Healthy Kitchen Project: Fruits and Veggies and Pretty Eggs!

April 06, 2012

by Brittany Wright, media and outreach specialist

Natural-egg-dye-008
photo credi: Love + Cupcakes

Coloring eggs is one of those special kitchen projects that provides a fun opportunity for kids to take an active role in making a healthy treat while expressing their creativity and learning about nutrition! Making your own dyes from naturally healthy ingredients adds an extra layer of fun and even more opportunities for informal nutrition education. As you progress through the project with kids, take a moment to talk about the nutritional value of each ingredient or allow for taste testing!

Fruits, vegetables, herbs, spices and even tea can produce a wide spectrum of colors. Blueberries, grapes and red cabbage produce blue and rich purple hues. Beets, cranberries, and various berries provide red and pink. Better Home & Gardens has a great all-natural dye guide with more colors.

To begin, prep the eggs by rinsing them of any particles that could stick to the shell or interfere with the dye. Boil the eggs in a pot of cold water with a pinch of salt. Let the eggs come to a boil for about a minute, then remove from heat and allow them to cook in the hot water for 10-15 minutes. Place the boiled eggs in a bowl to cool off before coloring them.

To prepare the dyes, boil approximately two cups of the ingredient with water in a small saucepan. Once boiled, allow the mixture to simmer until it’s turned a shade slightly darker than what you’d like for the eggs, about 20-30 minutes. Allow the mixture to cool. Using a strainer to filter out the veggies or fruit, pour the dye into a bowl and add a couple of teaspoons of white vinegar. Add the cooled eggs to the dye mixture and let them soak in the refrigerator until they’ve become the color you’d like. Let the eggs soak overnight for the deepest color.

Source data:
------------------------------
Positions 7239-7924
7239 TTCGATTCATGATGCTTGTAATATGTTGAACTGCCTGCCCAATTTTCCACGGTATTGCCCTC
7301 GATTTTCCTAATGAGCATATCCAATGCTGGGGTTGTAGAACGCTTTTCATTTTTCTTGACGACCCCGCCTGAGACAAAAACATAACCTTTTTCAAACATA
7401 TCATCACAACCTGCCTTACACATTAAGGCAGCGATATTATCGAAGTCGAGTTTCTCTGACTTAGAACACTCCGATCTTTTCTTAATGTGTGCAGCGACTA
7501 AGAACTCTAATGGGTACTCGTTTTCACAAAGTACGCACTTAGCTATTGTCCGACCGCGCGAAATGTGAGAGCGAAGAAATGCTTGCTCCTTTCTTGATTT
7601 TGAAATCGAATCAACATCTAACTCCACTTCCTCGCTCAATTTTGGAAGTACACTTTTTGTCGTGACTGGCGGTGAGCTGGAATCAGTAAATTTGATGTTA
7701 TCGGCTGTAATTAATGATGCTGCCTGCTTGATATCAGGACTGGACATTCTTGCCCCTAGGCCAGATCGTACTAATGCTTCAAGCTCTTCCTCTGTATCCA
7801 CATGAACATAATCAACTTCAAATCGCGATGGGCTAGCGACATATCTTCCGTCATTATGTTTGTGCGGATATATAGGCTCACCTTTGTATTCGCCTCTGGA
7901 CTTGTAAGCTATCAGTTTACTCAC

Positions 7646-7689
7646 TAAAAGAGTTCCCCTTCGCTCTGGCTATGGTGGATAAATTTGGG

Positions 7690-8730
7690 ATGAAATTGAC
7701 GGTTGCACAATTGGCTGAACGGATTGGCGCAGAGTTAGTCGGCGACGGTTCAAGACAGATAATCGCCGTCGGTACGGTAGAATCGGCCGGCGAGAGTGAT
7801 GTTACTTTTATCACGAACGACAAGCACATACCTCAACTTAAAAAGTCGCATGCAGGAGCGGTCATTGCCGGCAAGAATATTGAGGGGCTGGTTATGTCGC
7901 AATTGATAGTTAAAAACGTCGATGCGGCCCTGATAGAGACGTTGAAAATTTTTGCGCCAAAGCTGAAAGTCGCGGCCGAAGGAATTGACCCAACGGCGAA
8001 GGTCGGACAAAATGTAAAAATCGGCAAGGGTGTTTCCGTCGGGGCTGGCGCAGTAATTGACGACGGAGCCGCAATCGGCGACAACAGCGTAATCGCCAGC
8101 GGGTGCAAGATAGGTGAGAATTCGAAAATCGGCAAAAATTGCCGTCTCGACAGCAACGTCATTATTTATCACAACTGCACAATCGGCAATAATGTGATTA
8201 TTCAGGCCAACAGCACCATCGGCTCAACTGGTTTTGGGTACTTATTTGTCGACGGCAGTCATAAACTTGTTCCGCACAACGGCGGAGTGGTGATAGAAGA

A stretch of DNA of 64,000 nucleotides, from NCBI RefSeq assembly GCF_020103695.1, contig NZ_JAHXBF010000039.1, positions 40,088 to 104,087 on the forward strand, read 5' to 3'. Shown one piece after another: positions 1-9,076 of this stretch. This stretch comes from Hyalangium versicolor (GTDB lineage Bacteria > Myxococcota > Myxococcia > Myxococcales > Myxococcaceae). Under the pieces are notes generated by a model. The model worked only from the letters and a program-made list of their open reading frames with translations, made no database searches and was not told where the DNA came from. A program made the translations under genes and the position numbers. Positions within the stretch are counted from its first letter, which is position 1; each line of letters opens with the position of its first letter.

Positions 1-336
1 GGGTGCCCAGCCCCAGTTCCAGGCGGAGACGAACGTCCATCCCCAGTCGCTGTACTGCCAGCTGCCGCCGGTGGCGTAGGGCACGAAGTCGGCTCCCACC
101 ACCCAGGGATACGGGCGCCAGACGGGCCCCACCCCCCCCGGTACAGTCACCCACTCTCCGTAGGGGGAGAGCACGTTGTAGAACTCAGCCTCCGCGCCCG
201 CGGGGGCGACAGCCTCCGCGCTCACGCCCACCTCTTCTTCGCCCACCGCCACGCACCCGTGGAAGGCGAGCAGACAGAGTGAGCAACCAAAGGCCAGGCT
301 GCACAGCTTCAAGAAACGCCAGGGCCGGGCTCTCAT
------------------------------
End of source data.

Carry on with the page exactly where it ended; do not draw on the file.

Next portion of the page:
The blog world offers bunches of fun and creative variations on this idea. The folks over at Dream Whites created beautifully speckled eggs by mixing grape juice and vinegar and leaving the eggs in the solution overnight, while Sarah Gillingham-Ryan from The Kitchn dip-dyes some nice bright eggs and reminds us that the effect of the dyes varies depending on dye concentration, egg color, and how long the eggs are immersed in the dye. Paola at Love + Cupcakes offers lovely photos of eggs she creates with different veggies and spices. Create your own variations and have fun!